My plan is to split the code up into the following layers: Main, App, Systems, and Game State.
The main layer is pretty much just WinMain(). It handles the creation of the app layer and starts the main loop.
The app layer is responsible for the program's instance handle, the main loop, and the message pump. It also handles creation of the systems layer and manages changing the game state.
The systems layer is responsible for setting up and providing access to the various required systems such as audio output, networking, graphics, file I/O, etc. The systems are constants ie. new ones aren't created and old ones aren't removed in between game states. All game states will require a window, rendering, file I/O, and the rest, so these are all setup once and access to them is granted through the systems layer. This also makes changing game states and shutting down easier, since only a single thing needs to be shared or shutdown, rather than many things.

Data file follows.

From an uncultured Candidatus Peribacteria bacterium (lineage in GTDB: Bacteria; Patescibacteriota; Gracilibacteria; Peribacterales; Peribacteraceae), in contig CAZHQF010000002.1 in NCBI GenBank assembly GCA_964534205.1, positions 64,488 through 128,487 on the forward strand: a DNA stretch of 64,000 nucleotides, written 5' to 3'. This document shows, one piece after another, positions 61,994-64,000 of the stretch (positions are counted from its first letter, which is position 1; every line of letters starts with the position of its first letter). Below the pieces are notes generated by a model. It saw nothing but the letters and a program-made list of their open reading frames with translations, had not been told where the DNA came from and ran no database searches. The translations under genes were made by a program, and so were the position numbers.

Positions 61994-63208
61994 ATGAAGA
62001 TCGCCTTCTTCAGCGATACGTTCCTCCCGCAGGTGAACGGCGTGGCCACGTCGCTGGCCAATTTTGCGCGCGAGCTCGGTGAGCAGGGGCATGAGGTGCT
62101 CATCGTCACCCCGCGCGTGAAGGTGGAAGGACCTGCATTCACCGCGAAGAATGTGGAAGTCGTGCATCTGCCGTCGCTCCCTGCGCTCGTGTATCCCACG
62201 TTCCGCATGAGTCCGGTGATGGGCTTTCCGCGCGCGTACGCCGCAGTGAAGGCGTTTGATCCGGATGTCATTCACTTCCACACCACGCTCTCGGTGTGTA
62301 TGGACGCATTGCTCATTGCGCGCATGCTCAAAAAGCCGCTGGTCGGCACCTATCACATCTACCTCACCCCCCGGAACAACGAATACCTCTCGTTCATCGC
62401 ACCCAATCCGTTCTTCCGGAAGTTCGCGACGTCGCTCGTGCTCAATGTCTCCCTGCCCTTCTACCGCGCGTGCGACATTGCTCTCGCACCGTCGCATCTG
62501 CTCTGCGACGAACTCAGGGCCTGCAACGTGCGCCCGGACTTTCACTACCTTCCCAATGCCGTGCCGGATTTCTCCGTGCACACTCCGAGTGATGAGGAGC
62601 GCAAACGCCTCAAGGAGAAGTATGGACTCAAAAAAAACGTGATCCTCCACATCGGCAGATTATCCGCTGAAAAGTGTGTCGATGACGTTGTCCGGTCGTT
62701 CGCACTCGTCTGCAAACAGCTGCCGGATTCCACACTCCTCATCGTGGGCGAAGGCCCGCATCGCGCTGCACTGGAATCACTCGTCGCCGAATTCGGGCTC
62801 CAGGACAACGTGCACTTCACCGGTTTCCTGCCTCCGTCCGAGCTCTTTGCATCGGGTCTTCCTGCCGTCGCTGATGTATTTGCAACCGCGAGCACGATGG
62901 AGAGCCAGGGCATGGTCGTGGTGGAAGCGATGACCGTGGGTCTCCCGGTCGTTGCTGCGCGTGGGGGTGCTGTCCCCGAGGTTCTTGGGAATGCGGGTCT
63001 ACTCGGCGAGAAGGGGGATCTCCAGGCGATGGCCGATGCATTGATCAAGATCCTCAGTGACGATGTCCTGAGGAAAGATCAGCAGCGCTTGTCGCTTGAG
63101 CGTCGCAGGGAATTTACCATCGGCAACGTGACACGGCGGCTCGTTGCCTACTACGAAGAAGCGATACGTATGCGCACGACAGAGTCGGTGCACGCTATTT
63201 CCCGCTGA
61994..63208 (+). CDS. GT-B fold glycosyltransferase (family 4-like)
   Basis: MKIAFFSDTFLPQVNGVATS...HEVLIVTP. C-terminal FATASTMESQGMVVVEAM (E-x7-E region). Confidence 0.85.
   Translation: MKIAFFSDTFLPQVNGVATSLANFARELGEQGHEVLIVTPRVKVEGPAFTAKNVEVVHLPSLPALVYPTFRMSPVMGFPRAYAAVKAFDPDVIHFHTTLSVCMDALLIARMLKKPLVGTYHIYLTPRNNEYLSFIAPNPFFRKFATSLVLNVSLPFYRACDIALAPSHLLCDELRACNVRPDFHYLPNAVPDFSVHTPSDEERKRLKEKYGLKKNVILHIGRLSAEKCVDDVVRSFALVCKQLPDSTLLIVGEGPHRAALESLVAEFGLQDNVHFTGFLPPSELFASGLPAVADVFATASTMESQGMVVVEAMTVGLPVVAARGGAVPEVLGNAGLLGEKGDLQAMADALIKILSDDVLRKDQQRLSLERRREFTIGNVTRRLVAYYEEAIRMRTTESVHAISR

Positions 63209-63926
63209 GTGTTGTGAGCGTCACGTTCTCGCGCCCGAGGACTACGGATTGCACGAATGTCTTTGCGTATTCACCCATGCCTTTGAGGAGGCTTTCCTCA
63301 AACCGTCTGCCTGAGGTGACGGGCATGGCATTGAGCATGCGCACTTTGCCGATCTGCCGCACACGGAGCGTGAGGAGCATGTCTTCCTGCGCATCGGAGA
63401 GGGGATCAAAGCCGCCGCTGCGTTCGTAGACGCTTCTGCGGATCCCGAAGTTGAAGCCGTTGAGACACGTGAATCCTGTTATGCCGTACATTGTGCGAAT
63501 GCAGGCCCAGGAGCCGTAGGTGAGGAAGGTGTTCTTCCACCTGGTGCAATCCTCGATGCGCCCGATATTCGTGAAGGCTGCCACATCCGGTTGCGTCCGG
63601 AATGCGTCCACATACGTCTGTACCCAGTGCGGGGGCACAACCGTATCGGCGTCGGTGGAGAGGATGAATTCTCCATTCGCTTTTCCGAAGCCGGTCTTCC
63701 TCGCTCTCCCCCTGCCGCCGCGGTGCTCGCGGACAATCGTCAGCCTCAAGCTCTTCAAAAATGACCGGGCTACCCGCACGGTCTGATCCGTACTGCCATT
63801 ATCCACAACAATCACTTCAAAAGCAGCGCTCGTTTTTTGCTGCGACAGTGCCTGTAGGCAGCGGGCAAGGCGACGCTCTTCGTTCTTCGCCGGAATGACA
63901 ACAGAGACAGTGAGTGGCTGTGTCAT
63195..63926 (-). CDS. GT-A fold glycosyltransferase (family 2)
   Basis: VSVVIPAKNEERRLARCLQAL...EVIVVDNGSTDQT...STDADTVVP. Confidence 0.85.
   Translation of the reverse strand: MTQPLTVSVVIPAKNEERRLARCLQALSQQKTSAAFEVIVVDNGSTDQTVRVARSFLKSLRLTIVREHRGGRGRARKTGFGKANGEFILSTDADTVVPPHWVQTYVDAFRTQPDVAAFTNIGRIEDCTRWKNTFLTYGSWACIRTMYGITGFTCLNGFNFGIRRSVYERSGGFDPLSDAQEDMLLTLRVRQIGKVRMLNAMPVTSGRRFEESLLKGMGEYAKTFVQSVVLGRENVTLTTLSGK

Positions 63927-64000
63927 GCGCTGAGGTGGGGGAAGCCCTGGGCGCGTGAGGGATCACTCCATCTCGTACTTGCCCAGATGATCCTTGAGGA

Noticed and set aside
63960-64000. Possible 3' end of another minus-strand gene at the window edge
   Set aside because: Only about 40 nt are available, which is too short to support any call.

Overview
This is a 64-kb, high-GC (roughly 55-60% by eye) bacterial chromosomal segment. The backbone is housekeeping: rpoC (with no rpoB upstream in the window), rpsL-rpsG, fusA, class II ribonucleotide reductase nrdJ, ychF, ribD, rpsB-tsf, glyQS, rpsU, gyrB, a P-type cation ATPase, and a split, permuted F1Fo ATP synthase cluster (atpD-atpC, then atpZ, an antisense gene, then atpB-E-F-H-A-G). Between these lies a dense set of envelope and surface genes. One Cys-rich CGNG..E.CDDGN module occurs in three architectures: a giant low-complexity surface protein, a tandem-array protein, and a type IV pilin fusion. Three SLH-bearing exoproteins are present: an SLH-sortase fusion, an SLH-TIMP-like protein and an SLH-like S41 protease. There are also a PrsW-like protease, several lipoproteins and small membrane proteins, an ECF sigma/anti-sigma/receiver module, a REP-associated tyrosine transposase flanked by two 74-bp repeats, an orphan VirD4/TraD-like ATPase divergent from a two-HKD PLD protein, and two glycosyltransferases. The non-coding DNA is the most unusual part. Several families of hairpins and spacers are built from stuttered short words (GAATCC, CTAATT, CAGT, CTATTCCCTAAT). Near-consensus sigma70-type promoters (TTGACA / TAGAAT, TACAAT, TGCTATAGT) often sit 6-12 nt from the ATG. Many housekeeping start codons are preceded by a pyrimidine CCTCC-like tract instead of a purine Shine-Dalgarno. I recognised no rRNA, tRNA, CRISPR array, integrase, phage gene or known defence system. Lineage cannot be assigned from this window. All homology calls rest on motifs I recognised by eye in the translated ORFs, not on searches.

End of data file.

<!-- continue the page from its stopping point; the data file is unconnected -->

The game state is where all the interesting stuff happens. Resources are loaded, swords and monsters are drawn and animated, damage is dealt, the GUI is drawn and managed, etc. This will likely be broken up even further.
The systems and game state "layers" are actually more like components; one doesn't contain the other. I may decide to use that terminology instead in the future.
[size="1"]Reposted from http://invisiblegdev.blogspot.com/